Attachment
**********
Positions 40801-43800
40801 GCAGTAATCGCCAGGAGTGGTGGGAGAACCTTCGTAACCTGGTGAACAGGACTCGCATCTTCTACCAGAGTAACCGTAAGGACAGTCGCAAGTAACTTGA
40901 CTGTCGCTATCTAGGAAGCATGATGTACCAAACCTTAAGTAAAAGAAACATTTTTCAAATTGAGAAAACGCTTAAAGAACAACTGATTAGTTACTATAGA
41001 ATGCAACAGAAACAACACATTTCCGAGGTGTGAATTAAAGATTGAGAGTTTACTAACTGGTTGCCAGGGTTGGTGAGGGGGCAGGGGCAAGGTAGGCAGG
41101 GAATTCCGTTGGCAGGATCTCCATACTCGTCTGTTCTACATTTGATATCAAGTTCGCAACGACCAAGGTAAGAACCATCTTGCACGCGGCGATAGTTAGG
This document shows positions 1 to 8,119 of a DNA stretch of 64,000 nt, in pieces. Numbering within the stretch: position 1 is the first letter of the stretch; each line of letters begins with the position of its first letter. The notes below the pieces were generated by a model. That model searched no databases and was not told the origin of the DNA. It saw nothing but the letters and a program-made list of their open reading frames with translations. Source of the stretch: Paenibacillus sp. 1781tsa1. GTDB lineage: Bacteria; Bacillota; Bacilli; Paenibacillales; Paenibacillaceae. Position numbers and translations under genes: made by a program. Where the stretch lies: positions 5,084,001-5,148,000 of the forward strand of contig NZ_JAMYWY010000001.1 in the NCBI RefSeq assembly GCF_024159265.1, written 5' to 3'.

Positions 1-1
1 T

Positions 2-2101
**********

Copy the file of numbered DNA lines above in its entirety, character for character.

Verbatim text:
Positions 40801-43800
40801 GCAGTAATCGCCAGGAGTGGTGGGAGAACCTTCGTAACCTGGTGAACAGGACTCGCATCTTCTACCAGAGTAACCGTAAGGACAGTCGCAAGTAACTTGA
40901 CTGTCGCTATCTAGGAAGCATGATGTACCAAACCTTAAGTAAAAGAAACATTTTTCAAATTGAGAAAACGCTTAAAGAACAACTGATTAGTTACTATAGA
41001 ATGCAACAGAAACAACACATTTCCGAGGTGTGAATTAAAGATTGAGAGTTTACTAACTGGTTGCCAGGGTTGGTGAGGGGGCAGGGGCAAGGTAGGCAGG
41101 GAATTCCGTTGGCAGGATCTCCATACTCGTCTGTTCTACATTTGATATCAAGTTCGCAACGACCAAGGTAAGAACCATCTTGCACGCGGCGATAGTTAGG
This document shows positions 1 to 8,119 of a DNA stretch of 64,000 nt, in pieces. Numbering within the stretch: position 1 is the first letter of the stretch; each line of letters begins with the position of its first letter. The notes below the pieces were generated by a model. That model searched no databases and was not told the origin of the DNA. It saw nothing but the letters and a program-made list of their open reading frames with translations. Source of the stretch: Paenibacillus sp. 1781tsa1. GTDB lineage: Bacteria; Bacillota; Bacilli; Paenibacillales; Paenibacillaceae. Position numbers and translations under genes: made by a program. Where the stretch lies: positions 5,084,001-5,148,000 of the forward strand of contig NZ_JAMYWY010000001.1 in the NCBI RefSeq assembly GCF_024159265.1, written 5' to 3'.

Positions 1-1
1 T

Positions 2-2101